The Many Cats Of Greece

the many cats of greece

I’m not ashamed to admit I’m a cat person. At all. I’m actually extremely allergic to cats, but that doesn’t deter me. I have my own cat living with me now in Jersey City and I love love love going to my friends’ apartments who have cats to cuddle (as long as I have allergy medicine nearby). Needless to say when I was in Greece, I fell in love with more than just the Greek culture and history. There are so many cats hanging out in the streets, in stores, on apartment patios, you name it.

Now, I know that Europe overall has a different way of handling their pets as compared to America. I’ll never forget my first trip to Ireland, when I told one of my tour guides that I was concerned so many dogs were running around without leashes on. Where are their owners? What if they get cold? Will they find their way home? What if something happens? (I like to add unnecessary worry to my life).

The tour guide responded telling me that everyone in town keeps their dogs off leashes. They let them roam free and they always stay close and come back for supper. He said, “That’s why in America, your dogs bite people. We let our dogs get familiar with the area, with people coming up to them. They don’t startle as easy.”

Okay, that trip was ten years ago so it might not be an exact quote, but that was the gist of what he told me and it always stuck. Now, it might also be dramatic – obviously not all dogs in America bite people. But it is still interesting to compare the way dogs and cats are treated and cared for in Europe as compared to America.

You have to understand, however that most of the cats in Greece you’ll see aren’t house cats. It’s no secret that Greece’s economy is not doing well. I asked my Greek tour guide why there are so many more cats in Greece than their was in Italy, and she told me simply because people in Greece didn’t get their cats spayed and neutered, so there are a lot of feral cats in the streets.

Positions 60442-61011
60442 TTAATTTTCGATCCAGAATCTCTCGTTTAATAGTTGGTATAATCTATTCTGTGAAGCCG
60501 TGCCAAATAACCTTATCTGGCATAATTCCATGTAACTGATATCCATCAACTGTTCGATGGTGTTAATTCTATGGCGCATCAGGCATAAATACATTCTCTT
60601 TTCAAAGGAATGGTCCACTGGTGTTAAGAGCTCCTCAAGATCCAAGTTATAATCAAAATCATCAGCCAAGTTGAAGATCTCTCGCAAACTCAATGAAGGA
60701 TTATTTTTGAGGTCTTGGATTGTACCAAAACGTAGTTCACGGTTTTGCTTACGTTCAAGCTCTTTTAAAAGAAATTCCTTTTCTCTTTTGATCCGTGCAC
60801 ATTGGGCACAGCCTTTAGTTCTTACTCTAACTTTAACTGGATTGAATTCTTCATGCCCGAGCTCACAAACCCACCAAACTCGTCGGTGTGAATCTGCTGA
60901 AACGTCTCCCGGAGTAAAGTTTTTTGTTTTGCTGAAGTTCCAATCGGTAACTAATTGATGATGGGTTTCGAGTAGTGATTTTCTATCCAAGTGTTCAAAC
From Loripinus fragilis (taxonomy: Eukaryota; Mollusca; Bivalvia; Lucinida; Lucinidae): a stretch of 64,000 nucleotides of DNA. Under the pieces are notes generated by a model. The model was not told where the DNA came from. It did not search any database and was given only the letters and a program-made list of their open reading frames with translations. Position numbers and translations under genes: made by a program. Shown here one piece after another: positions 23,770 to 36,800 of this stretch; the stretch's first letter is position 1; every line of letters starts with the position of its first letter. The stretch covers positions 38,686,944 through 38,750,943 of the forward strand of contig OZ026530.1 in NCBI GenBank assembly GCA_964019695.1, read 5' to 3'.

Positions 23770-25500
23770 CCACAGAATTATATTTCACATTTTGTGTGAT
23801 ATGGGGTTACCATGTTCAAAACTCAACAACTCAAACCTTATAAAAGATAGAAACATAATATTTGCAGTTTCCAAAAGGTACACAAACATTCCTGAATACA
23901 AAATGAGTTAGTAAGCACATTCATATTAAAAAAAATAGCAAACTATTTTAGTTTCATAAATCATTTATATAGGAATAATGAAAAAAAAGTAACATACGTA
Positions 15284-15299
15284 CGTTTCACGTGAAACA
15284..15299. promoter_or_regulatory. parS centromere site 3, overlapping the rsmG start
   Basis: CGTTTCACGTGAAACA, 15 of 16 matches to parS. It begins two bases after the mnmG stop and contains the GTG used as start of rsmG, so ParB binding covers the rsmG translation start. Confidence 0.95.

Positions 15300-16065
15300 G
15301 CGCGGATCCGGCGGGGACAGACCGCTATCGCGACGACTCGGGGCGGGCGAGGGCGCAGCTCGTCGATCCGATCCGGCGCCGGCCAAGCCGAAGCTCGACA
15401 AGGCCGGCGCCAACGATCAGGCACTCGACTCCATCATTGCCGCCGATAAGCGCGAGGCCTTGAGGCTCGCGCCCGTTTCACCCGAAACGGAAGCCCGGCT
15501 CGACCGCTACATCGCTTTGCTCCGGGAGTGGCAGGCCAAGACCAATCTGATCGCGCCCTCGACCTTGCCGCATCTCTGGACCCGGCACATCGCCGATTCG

Regardless of why they are there, you still can’t help but smile when you see a Greek cat unapologetically hanging out in the city like they own the place. So I hope you enjoy this post full of the many cats of Greece.

The Many Cats Of Greece

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What do you think of the many cats of Greece? Are you a cat person? 

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One thought on “The Many Cats Of Greece”

  • One of your best posts yet! I’ve heard about how cats are just about everywhere in Greece, and some of these look like they could use a little more loving care. A particular breed, the Aegean, originated from Greece; many of the cats you see that are mistakenly called calicos are actually descendant Aegeans. Immigrants from Greece brought their cats with them. I see that a few Bombay cats have adapted there as well. 🙂

    I discovered that my cat, Amelia, not only had the Aegean characteristics, but also had a particular liking for fish and chicken and did well with that diet. One thing you might find good is that these cats have less of the allergen proteins in their saliva that become part of their dander. I did great with Amelia. Unfortunately, Amelia crossed the Bridge too soon after being a Saturday night hit-and-run casualty. But I never forgot how Amelia fit into the family so well, especially being good buddies with my dog. Thanks for sharing this story, as it helps take the sting out of missing her.


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